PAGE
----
WWII saved Liberia. The Allies needed secure bases far away from Axis intervention. Thanks to huge grants, the Allies were allowed to build massive port and airfield facilities and purchased all of the rubber that Liberia could provide.

During the Cold War, Liberia accepted massive US investment and grants, while still maintaining relations with the Soviet Union as backup in case the Americans failed to remain generous.

Liberians have always enjoyed special privileges in the United States, being allowed to serve in its military long before other foreign nationals, and being treated as US citizens in may areas such as education.

133 years of Americo-Liberian rule came to an end on April 12, 1980 when “Corporal Doe”, actually Master Sergeant Samuel Kanyon Doe (trained by US Special Forces), launched a coup. The People’s Redemption Council went on a murder spree, killing as many of those of Americo-Liberian descent as they could find. Most were tortured or raped brutally before they were hacked to death with machetes. Now President, Doe and his closest associates actually consumed parts of the enemies they murdered.

Newly elected President Ronald Reagan recognized the new leadership, pouring millions more dollars into Liberia. President Doe became a firm Cold War ally, severing all ties to the Soviet Union. US forces once again had a base in West Africa with which to conduct operations in Africa.

Doe and the PRC was even more oppressive than previous governments, and there were 7 coup attempts between 1981 and 1985. Top PRC members were routinely arrested and executed.Political opposition was banned, newspapers were closed, reporters jailed and tortured. The economy went into free fall. Doe’s National Democratic Party of Liberia (NDPL) won a rigged election in 1985.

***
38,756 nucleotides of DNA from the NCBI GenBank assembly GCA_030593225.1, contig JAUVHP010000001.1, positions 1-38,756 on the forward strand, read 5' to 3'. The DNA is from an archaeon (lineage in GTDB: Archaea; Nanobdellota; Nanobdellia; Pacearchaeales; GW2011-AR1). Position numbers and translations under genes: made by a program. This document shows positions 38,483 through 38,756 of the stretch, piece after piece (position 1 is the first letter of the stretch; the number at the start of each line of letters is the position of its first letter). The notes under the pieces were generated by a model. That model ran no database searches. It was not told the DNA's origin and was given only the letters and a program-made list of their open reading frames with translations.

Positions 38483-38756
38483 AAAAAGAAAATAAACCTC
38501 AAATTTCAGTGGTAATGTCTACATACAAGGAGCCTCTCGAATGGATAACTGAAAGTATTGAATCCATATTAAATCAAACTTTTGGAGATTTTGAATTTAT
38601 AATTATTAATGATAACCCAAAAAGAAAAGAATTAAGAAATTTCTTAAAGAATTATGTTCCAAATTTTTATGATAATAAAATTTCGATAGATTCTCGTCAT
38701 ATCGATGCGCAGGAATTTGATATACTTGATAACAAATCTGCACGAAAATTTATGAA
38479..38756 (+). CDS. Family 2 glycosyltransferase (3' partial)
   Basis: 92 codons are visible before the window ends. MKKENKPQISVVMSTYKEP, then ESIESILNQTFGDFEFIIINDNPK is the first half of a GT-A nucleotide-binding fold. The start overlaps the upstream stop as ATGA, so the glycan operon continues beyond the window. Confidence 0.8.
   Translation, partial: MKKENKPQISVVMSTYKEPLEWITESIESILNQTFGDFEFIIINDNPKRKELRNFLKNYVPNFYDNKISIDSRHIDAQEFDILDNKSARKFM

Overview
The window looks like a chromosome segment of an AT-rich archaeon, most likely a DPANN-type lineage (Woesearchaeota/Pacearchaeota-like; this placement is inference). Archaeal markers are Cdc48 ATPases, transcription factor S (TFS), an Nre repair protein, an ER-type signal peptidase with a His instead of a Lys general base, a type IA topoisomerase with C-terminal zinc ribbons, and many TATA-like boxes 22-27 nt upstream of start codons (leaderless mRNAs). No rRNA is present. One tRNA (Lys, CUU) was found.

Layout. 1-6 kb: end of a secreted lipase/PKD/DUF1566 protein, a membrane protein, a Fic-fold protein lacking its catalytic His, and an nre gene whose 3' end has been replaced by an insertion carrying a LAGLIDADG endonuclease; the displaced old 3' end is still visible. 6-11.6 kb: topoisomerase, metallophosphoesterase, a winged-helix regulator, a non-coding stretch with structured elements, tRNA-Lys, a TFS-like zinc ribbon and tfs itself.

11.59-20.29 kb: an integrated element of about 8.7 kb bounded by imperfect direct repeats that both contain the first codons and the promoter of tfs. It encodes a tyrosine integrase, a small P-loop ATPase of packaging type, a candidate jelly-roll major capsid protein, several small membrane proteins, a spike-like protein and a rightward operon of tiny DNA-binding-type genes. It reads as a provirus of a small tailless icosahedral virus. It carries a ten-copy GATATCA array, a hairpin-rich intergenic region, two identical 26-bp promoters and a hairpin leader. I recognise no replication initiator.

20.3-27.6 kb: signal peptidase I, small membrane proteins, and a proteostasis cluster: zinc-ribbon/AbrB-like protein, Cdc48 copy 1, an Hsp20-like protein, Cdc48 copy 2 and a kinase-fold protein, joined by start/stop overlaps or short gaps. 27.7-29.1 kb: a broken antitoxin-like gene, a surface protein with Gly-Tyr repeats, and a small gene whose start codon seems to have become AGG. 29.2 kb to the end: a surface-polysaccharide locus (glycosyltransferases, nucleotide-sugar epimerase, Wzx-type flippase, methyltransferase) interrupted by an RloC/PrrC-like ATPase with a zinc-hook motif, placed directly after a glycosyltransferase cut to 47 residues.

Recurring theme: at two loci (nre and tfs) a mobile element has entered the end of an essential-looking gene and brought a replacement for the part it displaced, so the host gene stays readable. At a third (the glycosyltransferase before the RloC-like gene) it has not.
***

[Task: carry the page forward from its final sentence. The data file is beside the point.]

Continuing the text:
In 1989 open civil war erupted in the country, lead by Charles Taylor and the National Patriotic Front of Liberia. Doe was captured by Prince Johnson on September 9, 1990. Doe was tortured and paraded naked through the streets of Monrovia, before having his ears, fingers and toes cut off. He was hacked to death and partially devoured while his captors videotaped the whole thing.

Charles Taylor became the new president, but war raged from 1989-1996. Taylor was no better, and another civil war raged from 1997-2003. Taylor went into exile, and was later sentenced to 50 years for crimes against humanity, and is currently serving in a British maximum-security prison.

2003-2005 were still rough years, but in 2005 Eleen Johnson Sirleaf was elected as the first female head of state in Africa, and is still president today. She received the Noble Peace Prize in 2011.

Liberia today has to struggle with poverty, corruption, and Ebola. But it is a stable, peaceful country, and economic development is on the rise. New sources of wealth are being explored, while the government devotes much of its effort to improving the lives of its people. Liberia may have been founded on a racist dream of empire, but today it proudly takes its place among the nations of the world.